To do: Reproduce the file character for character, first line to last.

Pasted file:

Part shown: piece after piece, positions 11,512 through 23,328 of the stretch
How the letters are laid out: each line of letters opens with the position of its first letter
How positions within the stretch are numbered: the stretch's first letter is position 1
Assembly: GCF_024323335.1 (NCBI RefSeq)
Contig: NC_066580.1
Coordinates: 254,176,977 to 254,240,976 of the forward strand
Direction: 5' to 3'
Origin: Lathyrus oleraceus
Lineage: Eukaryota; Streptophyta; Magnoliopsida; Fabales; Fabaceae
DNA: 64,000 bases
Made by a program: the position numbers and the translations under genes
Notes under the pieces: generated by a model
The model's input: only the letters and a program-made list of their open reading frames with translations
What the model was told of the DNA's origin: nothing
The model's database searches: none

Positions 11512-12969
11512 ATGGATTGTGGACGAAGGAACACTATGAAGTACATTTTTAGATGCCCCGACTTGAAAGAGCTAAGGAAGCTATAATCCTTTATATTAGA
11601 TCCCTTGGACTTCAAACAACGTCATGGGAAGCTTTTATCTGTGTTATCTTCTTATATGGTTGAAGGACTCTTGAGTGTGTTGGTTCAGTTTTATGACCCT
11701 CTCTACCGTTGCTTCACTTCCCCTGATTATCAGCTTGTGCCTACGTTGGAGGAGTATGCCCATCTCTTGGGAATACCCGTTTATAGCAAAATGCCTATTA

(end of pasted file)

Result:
Part shown: piece after piece, positions 11,512 through 23,328 of the stretch
How the letters are laid out: each line of letters opens with the position of its first letter
How positions within the stretch are numbered: the stretch's first letter is position 1
Assembly: GCF_024323335.1 (NCBI RefSeq)
Contig: NC_066580.1
Coordinates: 254,176,977 to 254,240,976 of the forward strand
Direction: 5' to 3'
Origin: Lathyrus oleraceus
Lineage: Eukaryota; Streptophyta; Magnoliopsida; Fabales; Fabaceae
DNA: 64,000 bases
Made by a program: the position numbers and the translations under genes
Notes under the pieces: generated by a model
The model's input: only the letters and a program-made list of their open reading frames with translations
What the model was told of the DNA's origin: nothing
The model's database searches: none

Positions 11512-12969
11512 ATGGATTGTGGACGAAGGAACACTATGAAGTACATTTTTAGATGCCCCGACTTGAAAGAGCTAAGGAAGCTATAATCCTTTATATTAGA
11601 TCCCTTGGACTTCAAACAACGTCATGGGAAGCTTTTATCTGTGTTATCTTCTTATATGGTTGAAGGACTCTTGAGTGTGTTGGTTCAGTTTTATGACCCT
11701 CTCTACCGTTGCTTCACTTCCCCTGATTATCAGCTTGTGCCTACGTTGGAGGAGTATGCCCATCTCTTGGGAATACCCGTTTATAGCAAAATGCCTATTA